Shul

August 7th, 2016 (a letter to my rabbi)

Rabbi,

Yesterday, at the end of the Shacharit service, a friend of mine, who I hadn’t seen for a long time, asked me if I was planning to convert. My answer to that was “no”. Immediately thereafter, I asked myself internally, “So, why am I here?”

 

I ask that question from time to time, because in some ways it doesn’t seem to make sense for me to be at Lake Park Synagogue. I suspect that sometimes others also wonder why I am there. It’s a legitimate question.

 

The answer is that I belong at LPS. Mostly this is due to the fact the members of the shul have been remarkably welcoming to me. They have accepted me as I am. Even after all these years, I am amazed by that. Most groups, religious or otherwise, are not nearly that open or tolerant. The people at LPS have a gift for embracing outsiders. What a joy it would be if more people knew that.

 

There is another reason that I feel like I belong at LPS. This one is harder to explain. When I sit in the synagogue, and I listen to the cadence and rhythm of the prayers, I get lost in the ritual. I mean that in a good way. I only understand enough Hebrew to follow along with the English translation of the service. Honestly, I don’t think I will get any better than that. However, even with only a slight understanding of the process, I can still flow with it. Somehow, some way, it feels right. It feels like I belong there.

 

Religion is a heart thing. It defies logic. It demands intuition. My presence at the shul is a matter of the heart.

 

I find it interesting that my experiences in the synagogue affect my life in my Catholic community. I serve as a lector at my church. I’m not sure if there is a Jewish equivalent to my ministry in the Catholic Church, but my job is to read from the Scriptures in front of the entire congregation during our liturgy. In particular, I read aloud (in English) from the Hebrew Scriptures. Before I stand up at the lectern, I pray that G-d will speak through me, and that I will simply be His voice. When I read from the Bible, my goal is that nobody sees or hears Frank. They should only hear Jeremiah, or Isaiah, or Amos. The people in the pews should hear the words of the Hebrew Scriptures as if they were there when these words were first spoken. It should touch their hearts.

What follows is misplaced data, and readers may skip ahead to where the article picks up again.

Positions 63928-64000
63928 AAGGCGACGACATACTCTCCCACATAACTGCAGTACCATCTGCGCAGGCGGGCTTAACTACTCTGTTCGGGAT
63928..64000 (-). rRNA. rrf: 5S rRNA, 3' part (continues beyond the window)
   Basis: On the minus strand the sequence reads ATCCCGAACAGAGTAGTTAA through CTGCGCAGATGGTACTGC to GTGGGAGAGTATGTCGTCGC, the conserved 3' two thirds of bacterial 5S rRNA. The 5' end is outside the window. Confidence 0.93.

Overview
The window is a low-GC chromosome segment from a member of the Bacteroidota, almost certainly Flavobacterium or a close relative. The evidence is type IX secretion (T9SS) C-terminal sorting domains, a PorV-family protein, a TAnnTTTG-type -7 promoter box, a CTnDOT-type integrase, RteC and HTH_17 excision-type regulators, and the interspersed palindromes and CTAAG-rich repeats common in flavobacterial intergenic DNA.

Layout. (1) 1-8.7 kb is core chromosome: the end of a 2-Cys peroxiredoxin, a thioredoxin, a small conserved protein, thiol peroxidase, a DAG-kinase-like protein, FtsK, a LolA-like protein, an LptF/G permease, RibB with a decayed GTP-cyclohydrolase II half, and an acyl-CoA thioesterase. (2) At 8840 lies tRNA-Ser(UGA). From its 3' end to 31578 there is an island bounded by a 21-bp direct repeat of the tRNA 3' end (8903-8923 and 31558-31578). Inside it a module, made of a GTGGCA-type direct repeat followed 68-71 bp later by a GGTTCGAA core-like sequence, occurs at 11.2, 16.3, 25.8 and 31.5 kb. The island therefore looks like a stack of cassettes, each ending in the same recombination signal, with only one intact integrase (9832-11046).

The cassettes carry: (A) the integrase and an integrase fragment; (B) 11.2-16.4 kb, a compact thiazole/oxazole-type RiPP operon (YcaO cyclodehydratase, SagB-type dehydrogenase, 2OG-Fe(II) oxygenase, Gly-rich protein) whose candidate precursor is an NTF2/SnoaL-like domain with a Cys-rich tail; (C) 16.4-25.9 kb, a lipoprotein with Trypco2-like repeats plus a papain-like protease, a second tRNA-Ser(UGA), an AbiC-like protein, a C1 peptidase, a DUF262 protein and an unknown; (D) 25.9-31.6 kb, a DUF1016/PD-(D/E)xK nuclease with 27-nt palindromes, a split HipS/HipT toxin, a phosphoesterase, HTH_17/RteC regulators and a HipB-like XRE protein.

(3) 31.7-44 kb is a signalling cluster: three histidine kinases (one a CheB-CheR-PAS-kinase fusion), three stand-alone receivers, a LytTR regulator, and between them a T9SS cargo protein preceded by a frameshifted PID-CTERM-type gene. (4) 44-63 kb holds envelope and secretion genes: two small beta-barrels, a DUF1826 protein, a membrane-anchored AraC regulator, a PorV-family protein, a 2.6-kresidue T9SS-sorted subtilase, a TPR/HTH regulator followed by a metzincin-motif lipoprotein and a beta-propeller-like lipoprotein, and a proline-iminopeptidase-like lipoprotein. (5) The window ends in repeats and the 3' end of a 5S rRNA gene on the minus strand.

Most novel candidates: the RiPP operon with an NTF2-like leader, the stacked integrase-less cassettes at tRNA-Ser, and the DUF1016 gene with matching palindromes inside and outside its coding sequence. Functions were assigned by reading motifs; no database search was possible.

Sometimes this happens. When it does, it totally freaks me out. I walk back to my seat afterward shaking, and maybe in tears. What I experience at LPS during the Shabbat service helps me to channel the original speaker when I read during our Catholic service. Even listening to the Torah in a foreign tongue helps me to connect with G-d when I need to do so. I know this all sounds delusional, but people in my Catholic congregation often tell me how much my spoken words affected them. That’s not my doing. That is the action of G-d.

I don’t know if this made any sense. If it did, go ahead and share it with the other members of the shul. I am grateful to them.

 

 

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